The embattled operators of 15 nursing homes in Pennsylvania said if they are not permitted to go through with the proposed sale of seven facilities in Western Pennsylvania, they may be forced to shut down, potentially displacing hundreds of residents.

Attorneys for Comprehensive Healthcare said in a court filing this week that selling the seven locations is essential.

“If the facility defendants are unable to transfer operations, it is likely they will run out of funds and be forced to close their operations,” they said.

The U.S. Department of Labor is attempting to block the $56 million sale, alleging that Comprehensive is attempting to unload assets before its trial over back wages and overtime. That trial was initially scheduled for this month.

Several administrators for Comprehensive face criminal charges, and the company faces separate allegations by the Department of Labor that it failed to pay employees at its facilities for working overtime or maintain accurate records of wages and hours worked.

The case was filed in 2018, and the government is seeking to recover as much as $40 million in unpaid back wages and overtime and potential damages.

In August, the Labor Department learned that Comprehensive was attempting to sell seven locations to Kadima Healthcare Group Inc.

The facilities involved in the would-be sale, which have a combined 747 beds, are: The Grove at Irwin, The Grove at Harmony, The Grove at Washington, The Grove at Latrobe, The Grove at New Wilmington, The Grove at New Castle and The Grove at Greenville.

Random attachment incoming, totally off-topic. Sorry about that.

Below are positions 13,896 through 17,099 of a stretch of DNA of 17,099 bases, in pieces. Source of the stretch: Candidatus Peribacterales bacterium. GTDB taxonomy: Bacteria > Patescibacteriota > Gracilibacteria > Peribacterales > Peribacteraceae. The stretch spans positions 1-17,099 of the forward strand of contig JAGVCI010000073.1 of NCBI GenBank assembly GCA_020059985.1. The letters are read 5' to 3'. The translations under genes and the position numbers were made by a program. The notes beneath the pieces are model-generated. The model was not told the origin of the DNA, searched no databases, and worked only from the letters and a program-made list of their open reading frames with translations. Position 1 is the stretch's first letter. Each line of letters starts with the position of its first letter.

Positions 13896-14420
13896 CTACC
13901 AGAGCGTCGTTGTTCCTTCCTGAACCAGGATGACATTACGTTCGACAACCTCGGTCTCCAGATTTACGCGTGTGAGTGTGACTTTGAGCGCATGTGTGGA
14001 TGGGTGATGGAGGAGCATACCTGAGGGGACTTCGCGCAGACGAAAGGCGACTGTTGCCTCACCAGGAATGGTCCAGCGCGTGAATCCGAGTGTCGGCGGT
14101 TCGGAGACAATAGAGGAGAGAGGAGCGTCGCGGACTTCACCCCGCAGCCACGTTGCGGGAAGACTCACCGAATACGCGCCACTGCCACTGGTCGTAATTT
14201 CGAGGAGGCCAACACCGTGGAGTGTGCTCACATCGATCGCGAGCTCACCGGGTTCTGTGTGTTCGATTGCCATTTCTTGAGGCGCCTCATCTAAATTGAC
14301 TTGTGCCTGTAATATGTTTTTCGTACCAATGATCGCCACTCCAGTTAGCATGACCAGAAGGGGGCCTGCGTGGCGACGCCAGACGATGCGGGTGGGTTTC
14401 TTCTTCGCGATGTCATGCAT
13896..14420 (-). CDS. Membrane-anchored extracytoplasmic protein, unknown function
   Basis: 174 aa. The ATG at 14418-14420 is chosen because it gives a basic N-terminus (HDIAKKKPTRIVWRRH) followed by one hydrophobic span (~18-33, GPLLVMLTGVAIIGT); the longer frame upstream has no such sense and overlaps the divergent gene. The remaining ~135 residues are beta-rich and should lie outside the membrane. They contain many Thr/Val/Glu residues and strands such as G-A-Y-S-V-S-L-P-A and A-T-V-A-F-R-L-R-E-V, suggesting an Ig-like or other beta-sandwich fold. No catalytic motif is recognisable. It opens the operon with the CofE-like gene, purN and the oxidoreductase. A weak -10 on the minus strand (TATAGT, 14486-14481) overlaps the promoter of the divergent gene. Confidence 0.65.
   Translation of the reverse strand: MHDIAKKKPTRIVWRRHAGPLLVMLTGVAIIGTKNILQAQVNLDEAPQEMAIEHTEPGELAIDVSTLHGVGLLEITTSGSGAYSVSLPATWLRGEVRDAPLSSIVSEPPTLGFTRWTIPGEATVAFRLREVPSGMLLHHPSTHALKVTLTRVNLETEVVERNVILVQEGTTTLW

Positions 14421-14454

The Department of Labor argues that the sale is an attempt to frustrate the government’s ability to recover the money sought in the labor claims. It is seeking an injunction to halt the sale.

Comprehensive’s attorneys said there is no authority for the government to block a sale to potentially satisfy a future debt.

On Wednesday, the parties appeared before U.S. District Judge William Stickman IV, who said he expects to have a decision on the issue within the next week.

During the hearing, three witnesses testified that they were told Comprehensive was trying to get the sale completed prior to the start of the labor trial.

Martha Stillwagon formerly worked at Comprehensive’s Mt. Lebanon Rehabilitation and Wellness as the human resources director.

She said she was at a dinner in August with a regional director for Comprehensive, Jim Schmerbeck, who told her and another friend that the company was planning to sell the seven nursing homes.

“Jim said the buildings were being sold, and he was going to lose his job,” Stillwagon said. “He was very distraught.”

She added that one of the owners, Sam Halper, who faces charges in the criminal case, said he “wanted the Grove buildings sold and gone before his trial started.”

Stillwagon said he was referring to the trial in the labor case.

“He doesn’t want to pay for it,” she recounted.

Comprehensive’s attorneys attempted to undermine Stillwagon’s credibility, noting that the company has a current civil suit pending against her and that she is a witness in the federal criminal case.

“I believe this is a biased witness,” Comprehensive attorney Jeffrey Schwartz told the court.